Demons and possession (but not that kind)

I was talking about video games recently (and wondering if I dared take the plunge into Skyrim, at long last) and was reminded of a classic action role-playing game called Demon’s Souls. Here’s the cover:

I played this game a few years ago and loved it. Basically, the object is to explore the world, kill a bunch of tough boss monsters (which are referred to as demons, though they certainly aren’t demons in the traditional sense), and use the power of their souls to level up.¬†Extremely challenging, yes, but just as rewarding and compelling. However, one thing about the game really bugged me: the title.

The use of the apostrophe-S suggests that there is one demon, and it has multiple souls. But the game is lousy with demons. Why isn’t it called Demons’ Souls? Or, if you think the ending apostrophe looks bad (even though it would be correct), what’s wrong with just Demon Souls?

Singular possessives and plural possessives are two different things, and the placement of the apostrophe matters. If a house belongs to one college student, it’s the student’s house. If it is shared by a number of students, it’s the students’ house.

It gets a little trickier (but not much) when the subject is already plural. For example, a clothing store’s sign for “Men’s Department” is correct because the word “men” is plural.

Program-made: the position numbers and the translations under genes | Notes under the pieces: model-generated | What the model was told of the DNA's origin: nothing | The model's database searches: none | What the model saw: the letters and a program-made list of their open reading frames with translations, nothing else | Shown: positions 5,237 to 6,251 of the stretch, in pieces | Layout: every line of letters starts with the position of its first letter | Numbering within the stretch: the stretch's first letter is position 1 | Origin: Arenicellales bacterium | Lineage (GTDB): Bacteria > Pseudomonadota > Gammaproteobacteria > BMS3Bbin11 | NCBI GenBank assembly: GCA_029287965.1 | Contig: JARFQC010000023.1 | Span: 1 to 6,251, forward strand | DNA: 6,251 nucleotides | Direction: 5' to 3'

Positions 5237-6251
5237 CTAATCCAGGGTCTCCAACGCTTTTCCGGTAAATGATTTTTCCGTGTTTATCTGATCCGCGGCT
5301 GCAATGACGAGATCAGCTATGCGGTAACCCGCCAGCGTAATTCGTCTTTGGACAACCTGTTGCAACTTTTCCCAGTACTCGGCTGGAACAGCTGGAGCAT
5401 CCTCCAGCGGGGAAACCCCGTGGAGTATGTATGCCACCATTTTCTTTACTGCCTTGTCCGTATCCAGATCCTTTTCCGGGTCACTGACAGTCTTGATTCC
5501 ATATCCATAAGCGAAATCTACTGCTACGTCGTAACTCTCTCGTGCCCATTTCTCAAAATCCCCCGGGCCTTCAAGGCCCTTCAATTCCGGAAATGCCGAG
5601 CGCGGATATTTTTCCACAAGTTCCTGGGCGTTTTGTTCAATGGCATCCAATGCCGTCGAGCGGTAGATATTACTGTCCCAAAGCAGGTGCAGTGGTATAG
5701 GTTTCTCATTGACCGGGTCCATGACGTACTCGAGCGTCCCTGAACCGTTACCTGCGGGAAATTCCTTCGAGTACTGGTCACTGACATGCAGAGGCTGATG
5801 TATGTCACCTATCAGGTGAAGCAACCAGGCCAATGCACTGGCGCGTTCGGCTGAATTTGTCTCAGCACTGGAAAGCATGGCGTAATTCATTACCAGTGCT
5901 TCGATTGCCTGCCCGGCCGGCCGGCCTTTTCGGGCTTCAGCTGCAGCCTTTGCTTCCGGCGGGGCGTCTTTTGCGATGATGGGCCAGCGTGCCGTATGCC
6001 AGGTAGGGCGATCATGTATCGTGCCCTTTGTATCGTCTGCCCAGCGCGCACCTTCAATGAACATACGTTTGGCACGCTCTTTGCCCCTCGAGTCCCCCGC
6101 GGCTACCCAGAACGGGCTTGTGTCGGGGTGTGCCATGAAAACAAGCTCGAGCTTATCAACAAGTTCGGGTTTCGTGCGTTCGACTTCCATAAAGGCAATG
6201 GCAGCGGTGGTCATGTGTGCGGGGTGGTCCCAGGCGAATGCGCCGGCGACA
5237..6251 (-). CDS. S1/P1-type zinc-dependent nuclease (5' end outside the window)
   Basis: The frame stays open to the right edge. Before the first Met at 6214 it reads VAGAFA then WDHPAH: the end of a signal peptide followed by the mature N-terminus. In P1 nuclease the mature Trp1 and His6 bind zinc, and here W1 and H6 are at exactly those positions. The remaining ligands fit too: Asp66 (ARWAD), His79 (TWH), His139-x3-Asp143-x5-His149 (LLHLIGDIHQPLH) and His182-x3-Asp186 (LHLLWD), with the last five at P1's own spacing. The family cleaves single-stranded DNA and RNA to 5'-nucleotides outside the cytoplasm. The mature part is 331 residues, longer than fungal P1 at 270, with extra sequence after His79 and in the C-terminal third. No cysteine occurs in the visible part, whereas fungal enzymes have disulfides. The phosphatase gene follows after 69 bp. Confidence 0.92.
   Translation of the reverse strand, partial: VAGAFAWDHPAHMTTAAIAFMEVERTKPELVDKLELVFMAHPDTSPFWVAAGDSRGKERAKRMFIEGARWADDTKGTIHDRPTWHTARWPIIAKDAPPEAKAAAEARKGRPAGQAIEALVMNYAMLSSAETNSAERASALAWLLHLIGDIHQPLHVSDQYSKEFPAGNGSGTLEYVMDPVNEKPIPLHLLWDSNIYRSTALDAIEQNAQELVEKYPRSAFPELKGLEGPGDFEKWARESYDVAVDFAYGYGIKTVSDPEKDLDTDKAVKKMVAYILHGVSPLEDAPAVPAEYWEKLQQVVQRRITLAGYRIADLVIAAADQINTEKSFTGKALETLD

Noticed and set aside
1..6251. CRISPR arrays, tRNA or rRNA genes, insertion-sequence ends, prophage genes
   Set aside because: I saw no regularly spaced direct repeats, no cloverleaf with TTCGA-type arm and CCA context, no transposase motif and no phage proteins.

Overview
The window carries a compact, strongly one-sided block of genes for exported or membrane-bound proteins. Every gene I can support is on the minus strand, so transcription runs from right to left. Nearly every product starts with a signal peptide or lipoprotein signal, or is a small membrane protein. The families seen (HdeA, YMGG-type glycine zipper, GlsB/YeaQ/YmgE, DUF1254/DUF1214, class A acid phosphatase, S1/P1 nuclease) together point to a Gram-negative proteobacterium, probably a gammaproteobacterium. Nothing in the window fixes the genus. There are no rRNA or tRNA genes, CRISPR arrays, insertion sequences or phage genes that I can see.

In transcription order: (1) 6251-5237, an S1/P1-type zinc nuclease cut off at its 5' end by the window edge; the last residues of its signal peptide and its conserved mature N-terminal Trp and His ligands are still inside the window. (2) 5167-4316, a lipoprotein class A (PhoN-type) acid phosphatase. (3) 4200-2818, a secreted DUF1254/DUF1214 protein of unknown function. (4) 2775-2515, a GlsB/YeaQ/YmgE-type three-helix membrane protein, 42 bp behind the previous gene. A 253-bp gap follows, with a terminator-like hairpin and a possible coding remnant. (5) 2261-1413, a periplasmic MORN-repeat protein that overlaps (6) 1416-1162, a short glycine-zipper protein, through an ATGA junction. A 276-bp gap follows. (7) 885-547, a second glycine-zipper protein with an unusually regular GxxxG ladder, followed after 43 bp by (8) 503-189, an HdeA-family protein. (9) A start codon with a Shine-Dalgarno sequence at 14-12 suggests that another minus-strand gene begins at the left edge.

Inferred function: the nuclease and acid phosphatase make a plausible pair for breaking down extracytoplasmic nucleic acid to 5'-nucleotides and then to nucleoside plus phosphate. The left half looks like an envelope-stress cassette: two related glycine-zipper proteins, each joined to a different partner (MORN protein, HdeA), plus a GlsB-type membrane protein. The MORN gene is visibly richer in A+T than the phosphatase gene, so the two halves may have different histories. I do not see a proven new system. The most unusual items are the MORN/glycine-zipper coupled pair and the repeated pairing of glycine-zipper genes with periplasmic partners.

Worse yet is when the subject ends in the letter S. If you’re talking about Lois Lane’s attempts to prove that Clark Kent is Superman, do you call them Lois’s attempts or Lois’ attempts? I go with the former, which is also recommended by the Chicago Manual of Style: add the apostrophe-S. The fact that the subject happens to end in S doesn’t matter. (Also, look at the second option–if you came across that while reading, how would you pronounce it? How did you pronounce it in your mind when you saw it just above? Did you say “Lois” or “Lois-ez”?)

By the way, the sequel to Demon’s Souls was released last year. The new game was titled Dark Souls. Much better.

 

 

The Apostrolypse is upon us!

My friend Ray and I have been joking back and forth for a few months (or longer) now about how we really want to be “free-range editors,” roaming the streets and highways, rooting out poor grammar, spelling, and style wherever it lurks, and correcting it with a flourish of our (hopefully inexhaustible supply of) red pens.

Clearly, at least to us, we are living in the End Times. The perceptible decline of proper grammar, punctuation, spelling, and style is such that we draw ever closer to the Apostrolypse, and the final battle: Grammargeddon. (I’m sure you readers can decipher my coinage, and comprehend its origins. I have a warped and some would say sophisticated sense of humor–at least when I’m not laughing so hard that tea comes out my nose because of looking at LOLcats.)

The plan here, such as it is, is for us to share this blog for posting offenses to the language from wherever they might spring. Shortly, we will each have a personal page here as well, for shil–I mean, for self-promotion. Both Ray and I are professional editors, and we would love more work. Do I, Karen, write as perfectly here as I could? Probably not. I am using a very conversational style here, because–well, I’m chatting with you, in a way. I do, however, attempt to use decent grammar and spelling even when I’m being informal. (I really don’t want to be Miss Thistlebottom. Extra credit for those of you who get that reference.)

So–here we are. This is the first post, and I hope many more will follow. Please be patient. We’re new at this stuff. Thanks for understanding.